District moves to a block schedule for the 2021-2022 school year

District+moves+to+a+block+schedule+for+the+2021-2022+school+year

Brenda Smith

For the 2021-2022 school year, District 127 is implementing a block schedule, and each day will begin at 8:15 a.m.

A committee of teachers, counselors, and administrators visited area schools to look at programs where block schedules and late starts were already implemented.

“We have a very large committee. I believe a major benefit is being able to focus on one thing at a time. Trying to keep track of everything and keep moving is chaotic. I have heard this consistently, let kids relax and dive deeper into certain classes,” said principal Dr. James Roscoe.

There are more benefits to having block schedules. One is the implementation of Knight periods. This is for students to be able to get help, do homework, or anything else they need to take care of during the day.

“Knights period is a class in peoples’ schedules, and all students will have it. It will land in your schedule wherever it makes the most sense. No students will have a Knight period 3rd or 7th period. Our new schedule helps social and emotional problems. Students like the amount of classes, but not the old schedule. They would like time in the day to do what you need to do and not rush through lunch. Our students also said that they would like to start later, but don’t want to be let out of school too late. We did a lot of research to find out that this schedule will have no impact on graduation rates, but what we did notice is that the students on a block schedule have a lot less stress in life and school in general,” said Dr. Tracey Landry, assistant superintendent of teaching, learning, and innovation.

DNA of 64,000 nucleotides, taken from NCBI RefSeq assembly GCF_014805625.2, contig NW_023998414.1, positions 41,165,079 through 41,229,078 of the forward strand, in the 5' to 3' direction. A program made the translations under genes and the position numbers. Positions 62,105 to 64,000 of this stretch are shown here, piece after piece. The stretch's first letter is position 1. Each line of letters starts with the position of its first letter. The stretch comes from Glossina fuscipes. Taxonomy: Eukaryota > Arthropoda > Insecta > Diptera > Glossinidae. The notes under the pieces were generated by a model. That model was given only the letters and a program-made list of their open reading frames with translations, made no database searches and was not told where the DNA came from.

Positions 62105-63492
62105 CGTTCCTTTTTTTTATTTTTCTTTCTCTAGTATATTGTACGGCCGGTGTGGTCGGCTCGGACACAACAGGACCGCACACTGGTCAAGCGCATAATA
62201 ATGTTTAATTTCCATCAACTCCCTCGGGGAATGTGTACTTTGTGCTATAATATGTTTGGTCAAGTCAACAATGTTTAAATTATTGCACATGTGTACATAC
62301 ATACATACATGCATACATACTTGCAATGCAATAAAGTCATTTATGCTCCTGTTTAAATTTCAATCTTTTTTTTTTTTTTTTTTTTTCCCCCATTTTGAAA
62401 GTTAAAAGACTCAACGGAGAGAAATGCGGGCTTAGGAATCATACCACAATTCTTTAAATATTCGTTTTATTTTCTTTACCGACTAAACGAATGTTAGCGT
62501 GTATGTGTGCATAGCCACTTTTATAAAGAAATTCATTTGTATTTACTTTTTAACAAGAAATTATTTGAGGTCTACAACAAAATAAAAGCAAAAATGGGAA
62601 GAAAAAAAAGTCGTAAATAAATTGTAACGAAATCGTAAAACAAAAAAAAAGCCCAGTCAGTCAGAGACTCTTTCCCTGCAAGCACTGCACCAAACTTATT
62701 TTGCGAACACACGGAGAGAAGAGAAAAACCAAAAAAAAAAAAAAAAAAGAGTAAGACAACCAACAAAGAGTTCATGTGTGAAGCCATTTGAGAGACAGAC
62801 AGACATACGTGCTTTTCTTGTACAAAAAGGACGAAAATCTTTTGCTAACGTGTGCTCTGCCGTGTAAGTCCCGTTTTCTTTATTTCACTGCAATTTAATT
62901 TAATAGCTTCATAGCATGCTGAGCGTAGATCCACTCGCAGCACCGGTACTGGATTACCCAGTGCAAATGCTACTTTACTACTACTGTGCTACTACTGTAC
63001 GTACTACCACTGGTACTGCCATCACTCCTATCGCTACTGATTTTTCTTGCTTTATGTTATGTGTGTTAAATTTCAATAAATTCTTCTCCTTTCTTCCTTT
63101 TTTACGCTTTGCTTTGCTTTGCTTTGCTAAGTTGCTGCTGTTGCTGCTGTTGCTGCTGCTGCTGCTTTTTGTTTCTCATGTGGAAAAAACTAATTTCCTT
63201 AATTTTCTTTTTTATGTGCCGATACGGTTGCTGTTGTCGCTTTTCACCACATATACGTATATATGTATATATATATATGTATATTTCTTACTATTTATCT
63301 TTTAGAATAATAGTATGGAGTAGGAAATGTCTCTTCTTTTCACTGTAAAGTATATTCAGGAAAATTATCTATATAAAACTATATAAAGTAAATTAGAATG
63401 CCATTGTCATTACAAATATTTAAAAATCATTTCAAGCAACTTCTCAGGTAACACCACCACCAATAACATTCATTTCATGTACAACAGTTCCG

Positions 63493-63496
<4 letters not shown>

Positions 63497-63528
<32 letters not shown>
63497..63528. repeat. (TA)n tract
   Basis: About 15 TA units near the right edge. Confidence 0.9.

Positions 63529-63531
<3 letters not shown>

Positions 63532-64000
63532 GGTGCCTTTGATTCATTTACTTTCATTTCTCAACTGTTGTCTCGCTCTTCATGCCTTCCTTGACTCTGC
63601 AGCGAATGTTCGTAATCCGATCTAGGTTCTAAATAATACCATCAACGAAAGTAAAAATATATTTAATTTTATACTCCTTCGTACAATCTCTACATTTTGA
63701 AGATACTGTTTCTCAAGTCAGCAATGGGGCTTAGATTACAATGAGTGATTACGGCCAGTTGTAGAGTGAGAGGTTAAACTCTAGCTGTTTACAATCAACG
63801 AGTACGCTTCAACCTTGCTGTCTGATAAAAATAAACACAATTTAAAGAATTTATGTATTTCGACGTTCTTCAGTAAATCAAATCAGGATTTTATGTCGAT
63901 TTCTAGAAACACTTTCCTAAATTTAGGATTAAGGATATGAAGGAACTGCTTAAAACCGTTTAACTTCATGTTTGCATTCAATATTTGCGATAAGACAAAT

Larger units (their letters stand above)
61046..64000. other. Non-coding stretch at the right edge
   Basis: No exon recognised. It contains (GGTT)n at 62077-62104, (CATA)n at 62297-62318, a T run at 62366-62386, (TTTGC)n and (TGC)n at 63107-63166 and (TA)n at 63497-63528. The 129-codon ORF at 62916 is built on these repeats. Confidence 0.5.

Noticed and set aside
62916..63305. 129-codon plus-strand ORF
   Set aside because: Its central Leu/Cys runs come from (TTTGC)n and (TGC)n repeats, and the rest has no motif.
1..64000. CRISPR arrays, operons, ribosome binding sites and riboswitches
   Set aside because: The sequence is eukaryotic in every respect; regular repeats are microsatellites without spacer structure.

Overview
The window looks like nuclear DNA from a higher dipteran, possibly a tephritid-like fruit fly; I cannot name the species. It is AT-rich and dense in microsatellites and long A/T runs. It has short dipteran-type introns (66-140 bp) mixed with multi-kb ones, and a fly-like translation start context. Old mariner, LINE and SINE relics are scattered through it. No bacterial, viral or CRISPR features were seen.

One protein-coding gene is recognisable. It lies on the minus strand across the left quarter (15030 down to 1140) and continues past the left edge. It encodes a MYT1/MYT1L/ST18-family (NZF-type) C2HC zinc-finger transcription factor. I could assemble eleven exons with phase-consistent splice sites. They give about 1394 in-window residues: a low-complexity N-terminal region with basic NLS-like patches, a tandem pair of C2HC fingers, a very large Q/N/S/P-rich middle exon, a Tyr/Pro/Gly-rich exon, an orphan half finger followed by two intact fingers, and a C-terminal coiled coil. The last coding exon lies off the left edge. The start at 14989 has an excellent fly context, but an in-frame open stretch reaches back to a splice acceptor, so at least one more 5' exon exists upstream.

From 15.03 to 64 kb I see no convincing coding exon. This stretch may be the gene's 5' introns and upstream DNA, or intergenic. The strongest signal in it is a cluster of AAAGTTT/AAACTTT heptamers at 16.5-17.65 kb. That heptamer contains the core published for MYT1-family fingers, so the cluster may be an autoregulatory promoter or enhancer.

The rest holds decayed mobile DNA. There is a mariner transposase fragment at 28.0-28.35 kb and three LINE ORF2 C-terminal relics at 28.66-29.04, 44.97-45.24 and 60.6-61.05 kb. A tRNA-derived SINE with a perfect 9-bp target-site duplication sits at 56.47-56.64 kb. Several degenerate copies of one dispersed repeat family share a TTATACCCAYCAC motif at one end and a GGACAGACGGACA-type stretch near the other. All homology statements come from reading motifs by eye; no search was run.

With having four periods in a day and more consistent time for students to spend with teachers, teachers can format their class and schedule times for more things.

“I have taught in extended period classes, and it’s just nice in general. For example, to have the ability to watch an hour and a half movies and not have to split it into two days so my students can really get into the movie and not be let down by the bell ringing halfway through the movie, right before the climax, will be awesome,” said English teacher Patrick Green.

Dr. Landry started a committee two years ago, trying to find out the perfect schedule for students and teachers.

“It was a group of people from the 19-20 school year and 18-19, a group of people from district admin; everyone just wanted to look at the schedule. I believe the push behind this is that the Board believes the later start helps adolescents. The original purpose was for a later start time. This eight hour school day is time to go. That is the same schedule I had personal experience with in high school. I believe it’s dated,” said dean Linda Vecchie.

People believe that block scheduling will help students time manage and will help them improve their education.

“The other part of that is diving deeper into better high-quality learning,” Roscoe said.